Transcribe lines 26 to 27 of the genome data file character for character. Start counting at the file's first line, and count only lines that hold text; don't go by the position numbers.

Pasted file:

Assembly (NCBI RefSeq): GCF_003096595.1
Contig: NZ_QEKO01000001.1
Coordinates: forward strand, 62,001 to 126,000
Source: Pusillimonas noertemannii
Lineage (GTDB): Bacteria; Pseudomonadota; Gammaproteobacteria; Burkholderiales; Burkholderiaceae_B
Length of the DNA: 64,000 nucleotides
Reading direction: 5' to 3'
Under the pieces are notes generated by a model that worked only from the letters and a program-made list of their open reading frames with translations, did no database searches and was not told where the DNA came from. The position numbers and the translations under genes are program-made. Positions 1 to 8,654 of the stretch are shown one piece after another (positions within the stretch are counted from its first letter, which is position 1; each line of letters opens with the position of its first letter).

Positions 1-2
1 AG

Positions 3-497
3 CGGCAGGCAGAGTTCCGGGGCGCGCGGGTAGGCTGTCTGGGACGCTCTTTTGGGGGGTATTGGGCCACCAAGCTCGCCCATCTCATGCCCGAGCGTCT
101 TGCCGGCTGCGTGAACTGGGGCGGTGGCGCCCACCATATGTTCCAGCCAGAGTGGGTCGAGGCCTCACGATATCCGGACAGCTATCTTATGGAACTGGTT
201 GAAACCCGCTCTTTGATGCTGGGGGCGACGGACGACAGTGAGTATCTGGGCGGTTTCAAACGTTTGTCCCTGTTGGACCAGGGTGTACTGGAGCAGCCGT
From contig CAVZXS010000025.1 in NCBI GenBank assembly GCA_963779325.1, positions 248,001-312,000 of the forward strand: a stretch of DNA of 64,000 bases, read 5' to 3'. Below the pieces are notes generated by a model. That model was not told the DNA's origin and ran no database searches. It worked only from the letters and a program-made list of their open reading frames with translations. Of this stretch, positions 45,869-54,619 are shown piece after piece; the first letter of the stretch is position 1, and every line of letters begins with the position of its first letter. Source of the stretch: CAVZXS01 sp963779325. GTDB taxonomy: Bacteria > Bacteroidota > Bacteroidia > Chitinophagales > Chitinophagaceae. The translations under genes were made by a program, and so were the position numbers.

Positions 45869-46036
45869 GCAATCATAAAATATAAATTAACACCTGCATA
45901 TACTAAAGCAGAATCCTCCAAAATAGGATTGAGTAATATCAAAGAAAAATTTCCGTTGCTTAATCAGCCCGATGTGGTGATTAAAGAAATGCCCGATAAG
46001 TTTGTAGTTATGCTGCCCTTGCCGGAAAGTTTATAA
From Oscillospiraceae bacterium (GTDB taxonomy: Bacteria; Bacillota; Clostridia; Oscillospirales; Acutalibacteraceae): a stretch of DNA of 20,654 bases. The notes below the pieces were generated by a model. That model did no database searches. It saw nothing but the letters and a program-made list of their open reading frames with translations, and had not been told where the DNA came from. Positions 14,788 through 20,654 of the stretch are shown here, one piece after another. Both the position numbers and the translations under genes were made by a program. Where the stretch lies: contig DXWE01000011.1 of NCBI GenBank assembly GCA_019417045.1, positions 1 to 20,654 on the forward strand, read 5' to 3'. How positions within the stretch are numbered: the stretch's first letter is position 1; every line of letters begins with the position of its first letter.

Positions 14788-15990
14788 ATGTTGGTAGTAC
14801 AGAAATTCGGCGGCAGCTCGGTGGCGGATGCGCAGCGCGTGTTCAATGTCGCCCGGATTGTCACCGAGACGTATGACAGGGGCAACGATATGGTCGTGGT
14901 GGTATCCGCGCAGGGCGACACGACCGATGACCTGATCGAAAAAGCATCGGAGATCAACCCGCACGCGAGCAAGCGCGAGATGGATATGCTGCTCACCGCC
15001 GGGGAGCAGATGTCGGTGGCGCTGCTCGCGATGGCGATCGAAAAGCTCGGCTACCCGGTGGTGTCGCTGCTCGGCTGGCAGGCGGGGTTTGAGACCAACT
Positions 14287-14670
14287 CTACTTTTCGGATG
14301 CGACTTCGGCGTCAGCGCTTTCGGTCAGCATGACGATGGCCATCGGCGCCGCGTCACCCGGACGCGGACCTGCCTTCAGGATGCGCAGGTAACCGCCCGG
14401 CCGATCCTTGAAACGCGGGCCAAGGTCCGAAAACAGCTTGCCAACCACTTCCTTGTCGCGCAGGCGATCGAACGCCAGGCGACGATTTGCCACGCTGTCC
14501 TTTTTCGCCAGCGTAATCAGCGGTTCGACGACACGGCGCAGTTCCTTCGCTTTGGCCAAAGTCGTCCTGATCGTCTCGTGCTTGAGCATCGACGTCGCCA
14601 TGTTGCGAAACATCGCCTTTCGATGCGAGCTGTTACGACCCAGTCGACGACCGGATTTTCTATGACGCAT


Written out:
Positions 14287-14670
14287 CTACTTTTCGGATG